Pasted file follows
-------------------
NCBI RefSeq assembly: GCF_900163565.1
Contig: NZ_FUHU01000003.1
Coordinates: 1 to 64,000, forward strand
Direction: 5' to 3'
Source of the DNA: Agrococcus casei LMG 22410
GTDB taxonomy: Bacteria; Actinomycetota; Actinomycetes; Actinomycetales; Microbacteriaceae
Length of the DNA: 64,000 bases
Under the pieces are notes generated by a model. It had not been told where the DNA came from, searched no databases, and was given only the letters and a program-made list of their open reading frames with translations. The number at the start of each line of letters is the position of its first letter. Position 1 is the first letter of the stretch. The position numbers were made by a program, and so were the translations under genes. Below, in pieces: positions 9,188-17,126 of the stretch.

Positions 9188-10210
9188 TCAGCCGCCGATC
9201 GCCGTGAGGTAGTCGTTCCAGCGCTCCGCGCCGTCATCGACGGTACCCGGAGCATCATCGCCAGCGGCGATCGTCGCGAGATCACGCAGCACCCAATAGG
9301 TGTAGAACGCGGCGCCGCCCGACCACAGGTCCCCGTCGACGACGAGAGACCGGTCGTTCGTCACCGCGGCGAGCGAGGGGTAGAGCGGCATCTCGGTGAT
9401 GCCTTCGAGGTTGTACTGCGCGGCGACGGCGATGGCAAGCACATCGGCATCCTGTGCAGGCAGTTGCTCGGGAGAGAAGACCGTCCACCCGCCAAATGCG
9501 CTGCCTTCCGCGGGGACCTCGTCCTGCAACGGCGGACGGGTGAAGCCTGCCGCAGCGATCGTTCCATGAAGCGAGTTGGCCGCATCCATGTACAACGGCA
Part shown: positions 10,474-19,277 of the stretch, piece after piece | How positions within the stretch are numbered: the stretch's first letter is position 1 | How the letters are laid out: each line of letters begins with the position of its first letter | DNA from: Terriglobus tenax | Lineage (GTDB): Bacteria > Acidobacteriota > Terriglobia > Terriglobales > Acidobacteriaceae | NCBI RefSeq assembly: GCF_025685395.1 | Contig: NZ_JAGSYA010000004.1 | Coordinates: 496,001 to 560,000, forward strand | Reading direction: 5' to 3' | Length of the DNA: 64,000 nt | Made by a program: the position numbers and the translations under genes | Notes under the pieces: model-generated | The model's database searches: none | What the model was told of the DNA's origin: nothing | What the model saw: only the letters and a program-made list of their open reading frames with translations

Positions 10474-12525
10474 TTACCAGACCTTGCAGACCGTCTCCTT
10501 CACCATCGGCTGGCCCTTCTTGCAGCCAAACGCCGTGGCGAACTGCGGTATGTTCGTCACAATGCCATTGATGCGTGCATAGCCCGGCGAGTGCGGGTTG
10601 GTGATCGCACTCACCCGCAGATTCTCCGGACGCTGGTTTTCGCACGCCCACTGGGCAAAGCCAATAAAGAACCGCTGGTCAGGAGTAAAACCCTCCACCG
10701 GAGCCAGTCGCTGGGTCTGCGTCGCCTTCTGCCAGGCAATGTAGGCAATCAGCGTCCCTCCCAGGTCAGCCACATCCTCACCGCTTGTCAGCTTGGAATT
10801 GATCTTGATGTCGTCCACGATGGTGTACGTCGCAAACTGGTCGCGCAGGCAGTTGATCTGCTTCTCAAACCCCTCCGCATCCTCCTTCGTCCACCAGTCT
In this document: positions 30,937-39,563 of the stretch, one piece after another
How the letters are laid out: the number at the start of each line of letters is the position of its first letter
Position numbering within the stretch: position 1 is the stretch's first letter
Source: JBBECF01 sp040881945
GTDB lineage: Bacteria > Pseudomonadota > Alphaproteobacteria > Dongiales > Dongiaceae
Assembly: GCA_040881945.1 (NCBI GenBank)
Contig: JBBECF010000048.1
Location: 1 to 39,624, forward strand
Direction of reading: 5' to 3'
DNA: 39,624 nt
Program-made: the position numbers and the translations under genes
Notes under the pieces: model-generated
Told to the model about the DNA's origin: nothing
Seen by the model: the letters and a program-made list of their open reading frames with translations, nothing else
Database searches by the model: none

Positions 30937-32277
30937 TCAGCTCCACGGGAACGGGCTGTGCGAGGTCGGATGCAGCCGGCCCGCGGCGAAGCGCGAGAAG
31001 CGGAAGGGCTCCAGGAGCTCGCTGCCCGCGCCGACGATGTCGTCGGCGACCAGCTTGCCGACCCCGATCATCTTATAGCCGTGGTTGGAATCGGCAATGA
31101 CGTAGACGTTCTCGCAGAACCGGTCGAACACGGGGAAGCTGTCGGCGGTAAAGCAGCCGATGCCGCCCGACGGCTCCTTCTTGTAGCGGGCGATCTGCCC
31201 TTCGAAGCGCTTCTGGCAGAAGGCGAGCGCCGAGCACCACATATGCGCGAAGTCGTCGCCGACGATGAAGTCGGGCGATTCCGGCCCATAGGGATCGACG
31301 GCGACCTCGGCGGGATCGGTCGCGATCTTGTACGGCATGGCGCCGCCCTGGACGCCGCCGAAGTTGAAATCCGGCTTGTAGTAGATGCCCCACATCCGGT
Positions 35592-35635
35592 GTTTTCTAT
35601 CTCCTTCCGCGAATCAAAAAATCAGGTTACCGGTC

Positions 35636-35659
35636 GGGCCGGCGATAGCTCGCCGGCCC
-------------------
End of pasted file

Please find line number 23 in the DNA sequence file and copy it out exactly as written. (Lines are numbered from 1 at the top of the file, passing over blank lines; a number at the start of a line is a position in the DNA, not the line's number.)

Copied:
How the letters are laid out: the number at the start of each line of letters is the position of its first letter